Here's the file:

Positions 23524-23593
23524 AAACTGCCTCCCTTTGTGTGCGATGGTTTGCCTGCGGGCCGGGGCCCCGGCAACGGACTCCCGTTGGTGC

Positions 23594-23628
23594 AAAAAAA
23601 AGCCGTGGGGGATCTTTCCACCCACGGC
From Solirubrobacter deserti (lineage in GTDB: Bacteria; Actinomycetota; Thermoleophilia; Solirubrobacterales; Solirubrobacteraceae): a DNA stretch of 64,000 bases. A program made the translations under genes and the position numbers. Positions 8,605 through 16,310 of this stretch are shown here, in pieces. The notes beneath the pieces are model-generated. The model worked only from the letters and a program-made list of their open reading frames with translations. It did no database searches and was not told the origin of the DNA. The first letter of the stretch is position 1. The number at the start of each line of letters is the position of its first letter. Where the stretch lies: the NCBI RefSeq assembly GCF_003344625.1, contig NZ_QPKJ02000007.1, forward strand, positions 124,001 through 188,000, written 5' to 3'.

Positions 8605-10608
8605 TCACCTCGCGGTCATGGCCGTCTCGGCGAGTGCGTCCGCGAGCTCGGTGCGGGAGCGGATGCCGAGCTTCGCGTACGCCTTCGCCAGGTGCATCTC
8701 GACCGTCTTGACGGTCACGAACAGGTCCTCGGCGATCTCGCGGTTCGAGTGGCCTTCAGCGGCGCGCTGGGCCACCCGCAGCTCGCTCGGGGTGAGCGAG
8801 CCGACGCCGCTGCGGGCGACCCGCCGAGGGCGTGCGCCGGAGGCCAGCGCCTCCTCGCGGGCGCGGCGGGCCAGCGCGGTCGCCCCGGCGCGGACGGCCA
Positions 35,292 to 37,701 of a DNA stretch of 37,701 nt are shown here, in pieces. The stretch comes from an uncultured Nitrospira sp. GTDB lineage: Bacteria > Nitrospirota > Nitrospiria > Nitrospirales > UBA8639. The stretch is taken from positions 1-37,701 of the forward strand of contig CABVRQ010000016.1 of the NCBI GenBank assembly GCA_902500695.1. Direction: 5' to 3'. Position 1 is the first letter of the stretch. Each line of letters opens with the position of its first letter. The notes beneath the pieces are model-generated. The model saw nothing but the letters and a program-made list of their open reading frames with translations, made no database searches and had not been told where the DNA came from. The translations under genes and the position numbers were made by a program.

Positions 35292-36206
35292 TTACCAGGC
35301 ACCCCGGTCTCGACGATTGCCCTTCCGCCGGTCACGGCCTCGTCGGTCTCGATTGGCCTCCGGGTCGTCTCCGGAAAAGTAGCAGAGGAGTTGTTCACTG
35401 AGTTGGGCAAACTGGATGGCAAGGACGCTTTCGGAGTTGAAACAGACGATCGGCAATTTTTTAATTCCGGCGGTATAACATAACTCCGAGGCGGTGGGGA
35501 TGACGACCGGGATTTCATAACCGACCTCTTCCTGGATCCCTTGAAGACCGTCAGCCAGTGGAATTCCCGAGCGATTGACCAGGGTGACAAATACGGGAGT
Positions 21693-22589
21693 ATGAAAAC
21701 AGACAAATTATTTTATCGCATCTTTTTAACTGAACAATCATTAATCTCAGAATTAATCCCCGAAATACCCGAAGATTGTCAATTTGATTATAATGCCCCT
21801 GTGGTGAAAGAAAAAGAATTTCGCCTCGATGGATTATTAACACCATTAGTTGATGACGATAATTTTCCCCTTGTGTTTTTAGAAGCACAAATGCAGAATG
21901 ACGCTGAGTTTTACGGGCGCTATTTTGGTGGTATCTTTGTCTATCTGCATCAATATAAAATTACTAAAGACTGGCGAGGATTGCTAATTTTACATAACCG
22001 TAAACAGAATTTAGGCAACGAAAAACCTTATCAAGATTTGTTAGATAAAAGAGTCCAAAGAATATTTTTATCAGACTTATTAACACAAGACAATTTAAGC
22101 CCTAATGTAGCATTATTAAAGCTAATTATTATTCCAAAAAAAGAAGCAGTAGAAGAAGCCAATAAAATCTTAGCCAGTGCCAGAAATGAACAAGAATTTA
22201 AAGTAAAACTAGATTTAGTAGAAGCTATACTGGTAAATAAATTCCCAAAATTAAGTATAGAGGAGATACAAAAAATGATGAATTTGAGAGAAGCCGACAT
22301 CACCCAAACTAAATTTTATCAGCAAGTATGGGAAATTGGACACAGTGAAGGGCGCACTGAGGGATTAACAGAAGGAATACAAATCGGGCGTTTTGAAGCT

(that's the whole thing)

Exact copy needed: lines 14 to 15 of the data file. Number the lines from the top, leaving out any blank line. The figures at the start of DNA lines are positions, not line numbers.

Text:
35301 ACCCCGGTCTCGACGATTGCCCTTCCGCCGGTCACGGCCTCGTCGGTCTCGATTGGCCTCCGGGTCGTCTCCGGAAAAGTAGCAGAGGAGTTGTTCACTG
35401 AGTTGGGCAAACTGGATGGCAAGGACGCTTTCGGAGTTGAAACAGACGATCGGCAATTTTTTAATTCCGGCGGTATAACATAACTCCGAGGCGGTGGGGA